By GILLIAN FLACCUS
The Associated Press
Thursday, March 10, 2011; 10:55 PM
LOS ANGELES -- Attorneys for people who claim sexual abuse by priests from the Archdiocese of Los Angeles were dealt a legal blow Thursday when a judge prohibited the release of files of priests with only one unsubstantiated claim against them.
The ruling came during a mediation hearing in the lengthy fight over the confidential files kept by the church on the Roman Catholic priests.
Retired Judge Dikran Tevrizian, who has been overseeing meditation about the documents, issued the tentative decision.
For the remaining files, Tevrizian said the names of church employees, including top leaders within the archdiocese, should be redacted - something plaintiffs bitterly opposed because they believe the files will show evidence of a cover-up at the highest levels.
The order appeared to allow the names of the accused priests themselves to remain in the documents. But attorneys from both sides disagreed on that point after the hearing, and Tevrizian declined to answer questions from reporters.
Tevrizian recommended the release of files for priests convicted of abuse; those found liable or who have admitted guilt in civil court; and those who have died.
The mediation judge will issue a final order within 45 days that will be forwarded to the Los Angeles Superior Court judge overseeing the litigation. She will likely hold another hearing before issuing a final order.
The two sides have been battling since 2007 over what will be released from the files of the 233 accused priests.
The legal dispute began when the archdiocese paid a record $660 million to settle more than 550 cases.
The settlement agreement included provisions for the release of some priest files, but how much of that material will eventually become public has driven the four years of litigation.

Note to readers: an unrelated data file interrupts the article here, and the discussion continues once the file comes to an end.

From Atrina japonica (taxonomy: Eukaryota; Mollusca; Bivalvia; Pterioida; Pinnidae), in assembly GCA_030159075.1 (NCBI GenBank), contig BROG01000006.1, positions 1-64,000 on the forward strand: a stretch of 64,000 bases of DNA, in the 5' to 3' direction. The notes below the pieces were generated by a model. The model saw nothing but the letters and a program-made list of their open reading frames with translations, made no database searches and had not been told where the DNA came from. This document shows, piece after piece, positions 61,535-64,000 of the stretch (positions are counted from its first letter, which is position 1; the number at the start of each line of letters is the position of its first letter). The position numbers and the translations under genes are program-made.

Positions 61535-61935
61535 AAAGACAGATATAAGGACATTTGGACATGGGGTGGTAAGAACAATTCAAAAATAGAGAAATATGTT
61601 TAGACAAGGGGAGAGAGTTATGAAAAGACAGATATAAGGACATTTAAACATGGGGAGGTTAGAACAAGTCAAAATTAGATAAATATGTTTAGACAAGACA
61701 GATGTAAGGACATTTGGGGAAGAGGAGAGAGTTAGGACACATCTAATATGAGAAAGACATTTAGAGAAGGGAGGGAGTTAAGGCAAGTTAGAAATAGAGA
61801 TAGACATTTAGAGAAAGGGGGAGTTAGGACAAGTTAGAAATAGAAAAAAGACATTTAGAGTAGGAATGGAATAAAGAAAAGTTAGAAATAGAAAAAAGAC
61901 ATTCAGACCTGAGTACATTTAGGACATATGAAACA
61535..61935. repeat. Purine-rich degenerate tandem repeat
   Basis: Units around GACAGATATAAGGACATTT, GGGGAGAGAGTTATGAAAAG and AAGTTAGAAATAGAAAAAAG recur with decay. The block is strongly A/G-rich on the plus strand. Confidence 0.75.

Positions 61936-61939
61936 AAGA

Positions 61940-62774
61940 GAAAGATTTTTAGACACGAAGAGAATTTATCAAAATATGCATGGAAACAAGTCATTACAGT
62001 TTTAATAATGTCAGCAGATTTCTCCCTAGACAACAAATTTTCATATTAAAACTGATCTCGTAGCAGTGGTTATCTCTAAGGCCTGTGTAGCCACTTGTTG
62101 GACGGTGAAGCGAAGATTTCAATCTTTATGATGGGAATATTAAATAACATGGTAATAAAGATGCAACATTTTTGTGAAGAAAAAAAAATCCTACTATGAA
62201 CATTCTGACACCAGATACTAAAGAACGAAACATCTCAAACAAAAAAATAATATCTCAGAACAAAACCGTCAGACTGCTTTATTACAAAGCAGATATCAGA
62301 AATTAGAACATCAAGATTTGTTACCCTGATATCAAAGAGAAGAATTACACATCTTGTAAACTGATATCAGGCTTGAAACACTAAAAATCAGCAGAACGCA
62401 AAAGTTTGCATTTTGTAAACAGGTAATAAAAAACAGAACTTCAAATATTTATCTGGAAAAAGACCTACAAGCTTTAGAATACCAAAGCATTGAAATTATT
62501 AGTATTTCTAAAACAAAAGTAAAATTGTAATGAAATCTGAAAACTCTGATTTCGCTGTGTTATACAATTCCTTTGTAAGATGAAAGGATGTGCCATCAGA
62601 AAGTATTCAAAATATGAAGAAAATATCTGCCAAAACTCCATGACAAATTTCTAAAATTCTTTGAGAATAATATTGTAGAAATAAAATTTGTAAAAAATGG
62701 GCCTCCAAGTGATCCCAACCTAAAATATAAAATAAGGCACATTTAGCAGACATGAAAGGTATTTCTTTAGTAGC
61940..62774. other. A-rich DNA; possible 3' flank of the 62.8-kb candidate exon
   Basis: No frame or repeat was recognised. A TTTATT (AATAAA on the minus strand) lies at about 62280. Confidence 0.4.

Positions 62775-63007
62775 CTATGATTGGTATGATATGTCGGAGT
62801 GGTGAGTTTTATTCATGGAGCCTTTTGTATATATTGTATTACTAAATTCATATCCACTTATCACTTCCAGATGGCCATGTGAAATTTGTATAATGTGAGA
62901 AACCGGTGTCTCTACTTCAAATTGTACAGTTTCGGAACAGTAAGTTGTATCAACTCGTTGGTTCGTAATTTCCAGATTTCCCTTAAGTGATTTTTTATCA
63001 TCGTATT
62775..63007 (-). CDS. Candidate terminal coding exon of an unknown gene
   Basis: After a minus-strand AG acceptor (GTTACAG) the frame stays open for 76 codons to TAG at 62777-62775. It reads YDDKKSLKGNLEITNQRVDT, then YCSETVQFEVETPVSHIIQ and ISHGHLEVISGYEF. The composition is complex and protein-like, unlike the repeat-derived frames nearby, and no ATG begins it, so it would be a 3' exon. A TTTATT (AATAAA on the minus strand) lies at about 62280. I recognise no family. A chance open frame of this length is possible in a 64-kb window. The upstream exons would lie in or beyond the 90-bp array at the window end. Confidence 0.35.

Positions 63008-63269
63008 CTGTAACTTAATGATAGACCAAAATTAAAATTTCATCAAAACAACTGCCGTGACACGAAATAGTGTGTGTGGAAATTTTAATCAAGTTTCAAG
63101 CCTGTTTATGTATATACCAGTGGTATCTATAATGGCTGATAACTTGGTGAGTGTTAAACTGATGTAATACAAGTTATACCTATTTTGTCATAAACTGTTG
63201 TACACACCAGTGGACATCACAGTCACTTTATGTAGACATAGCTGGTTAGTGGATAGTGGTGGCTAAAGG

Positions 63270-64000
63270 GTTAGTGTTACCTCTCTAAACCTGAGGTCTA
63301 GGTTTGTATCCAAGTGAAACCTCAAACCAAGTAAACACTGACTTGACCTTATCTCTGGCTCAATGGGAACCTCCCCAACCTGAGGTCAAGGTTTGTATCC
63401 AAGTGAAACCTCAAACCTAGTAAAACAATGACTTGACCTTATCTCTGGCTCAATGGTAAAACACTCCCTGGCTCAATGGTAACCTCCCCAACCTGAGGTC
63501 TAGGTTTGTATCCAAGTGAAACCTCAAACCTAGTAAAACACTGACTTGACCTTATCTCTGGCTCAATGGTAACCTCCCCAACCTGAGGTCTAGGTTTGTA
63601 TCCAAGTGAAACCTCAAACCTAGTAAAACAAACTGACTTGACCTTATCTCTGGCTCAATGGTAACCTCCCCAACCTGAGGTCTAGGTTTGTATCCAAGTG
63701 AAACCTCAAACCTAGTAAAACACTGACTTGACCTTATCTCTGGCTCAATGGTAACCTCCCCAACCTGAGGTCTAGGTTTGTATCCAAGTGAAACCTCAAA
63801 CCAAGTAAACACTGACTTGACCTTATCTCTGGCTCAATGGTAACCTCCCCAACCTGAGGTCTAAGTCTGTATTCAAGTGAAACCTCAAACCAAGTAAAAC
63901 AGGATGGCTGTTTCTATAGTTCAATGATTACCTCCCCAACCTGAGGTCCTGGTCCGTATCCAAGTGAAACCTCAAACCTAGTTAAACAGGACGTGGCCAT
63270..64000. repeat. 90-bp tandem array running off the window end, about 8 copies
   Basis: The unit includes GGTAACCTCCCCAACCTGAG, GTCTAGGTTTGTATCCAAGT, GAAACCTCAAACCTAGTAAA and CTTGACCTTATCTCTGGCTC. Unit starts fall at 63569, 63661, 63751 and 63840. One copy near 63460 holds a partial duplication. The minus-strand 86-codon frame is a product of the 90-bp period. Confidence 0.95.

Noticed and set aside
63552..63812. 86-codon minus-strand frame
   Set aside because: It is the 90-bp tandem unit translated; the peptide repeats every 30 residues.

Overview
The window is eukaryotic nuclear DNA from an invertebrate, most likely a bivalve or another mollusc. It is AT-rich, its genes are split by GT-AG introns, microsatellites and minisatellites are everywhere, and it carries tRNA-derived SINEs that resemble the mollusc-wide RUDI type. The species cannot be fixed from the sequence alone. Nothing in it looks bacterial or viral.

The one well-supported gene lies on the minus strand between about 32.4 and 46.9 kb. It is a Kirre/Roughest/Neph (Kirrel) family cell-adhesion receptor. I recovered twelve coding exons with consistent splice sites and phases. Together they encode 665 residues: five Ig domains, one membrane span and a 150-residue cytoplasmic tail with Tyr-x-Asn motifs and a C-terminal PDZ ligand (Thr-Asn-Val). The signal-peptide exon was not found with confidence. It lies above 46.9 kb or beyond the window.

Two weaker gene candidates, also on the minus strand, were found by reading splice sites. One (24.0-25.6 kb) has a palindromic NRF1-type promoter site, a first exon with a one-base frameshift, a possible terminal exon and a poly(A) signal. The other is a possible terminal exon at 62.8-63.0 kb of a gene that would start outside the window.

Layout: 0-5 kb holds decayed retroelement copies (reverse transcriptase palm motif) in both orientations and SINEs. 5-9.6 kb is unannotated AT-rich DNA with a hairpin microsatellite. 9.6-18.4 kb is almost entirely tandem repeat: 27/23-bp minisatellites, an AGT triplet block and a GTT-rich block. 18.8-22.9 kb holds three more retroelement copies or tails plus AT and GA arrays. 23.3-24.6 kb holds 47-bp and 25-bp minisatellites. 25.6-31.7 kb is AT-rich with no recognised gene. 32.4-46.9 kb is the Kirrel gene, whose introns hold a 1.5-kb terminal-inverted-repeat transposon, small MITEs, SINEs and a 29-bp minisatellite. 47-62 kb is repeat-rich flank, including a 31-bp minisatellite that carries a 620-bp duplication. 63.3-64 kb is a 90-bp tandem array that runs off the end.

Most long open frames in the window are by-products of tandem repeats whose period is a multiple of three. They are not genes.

Many of the files have never been seen by anyone outside the church, and plaintiffs' attorneys argue that the papers could include internal correspondence, psychiatric records, letters and defrocking paperwork that show the archdiocese was aware of abuse and conspired to cover it up.
The judge, however, reminded attorneys for the alleged victims that the civil lawsuits underlying the settlement have been dismissed, and that getting into the "nitty gritty" of the priests' files could do more harm than good.
Efforts to unearth the confidential documents kept on priests who had escaped criminal and civil actions was akin to vigilantism, he said.
"What you're seeking to do now is ... reach out and utilize the information to either embarrass or to ridicule the church and that's where I have a problem," Tevrizian said. "The case against the church has been settled, they paid the money.
"You can't keep re-litigating this case. You've got to move on," he said.
Ray Boucher, the lead plaintiffs' attorney, said even before the hearing was over that he would appeal Tevrizian's decision.
Without the documents, the alleged victims will never know which church leaders approved transfers of priests accused of abuse or decided to keep the men in ministry after complaints, he argued.
Many of those men who made decisions about abusive priests are still in positions of power, he added.
"I've got to tell you, your honor, I feel like the last four years in fighting over the release of these documents have been a waste of time," Boucher said. "The people in positions of power and authority that allowed this to happen, they're still in positions of authority. As long as we allow that to happen, we coddle the institution."
Archdiocese attorney Michael Hennigan said the church had weathered one of the most difficult times in its history and had come out stronger - and wiser. He told the judge the archdiocese would abide by the order.
"Overwhelmingly, the allegations that were made against the priests here were true. Cardinal Mahony has just recently said he can never apologize enough," Hennigan said of the recently retired archbishop. "It was more than an embarrassment; it was a moment of crisis for this church."
Despite the ruling, it will likely be months before any files become public.
In addition to the plaintiff attorneys' objections to the ruling, an attorney representing 31 individual priests has filed objections saying any release of his clients' papers would amount to a violation of their constitutional rights, including the right to protection for unreasonable search and seizure.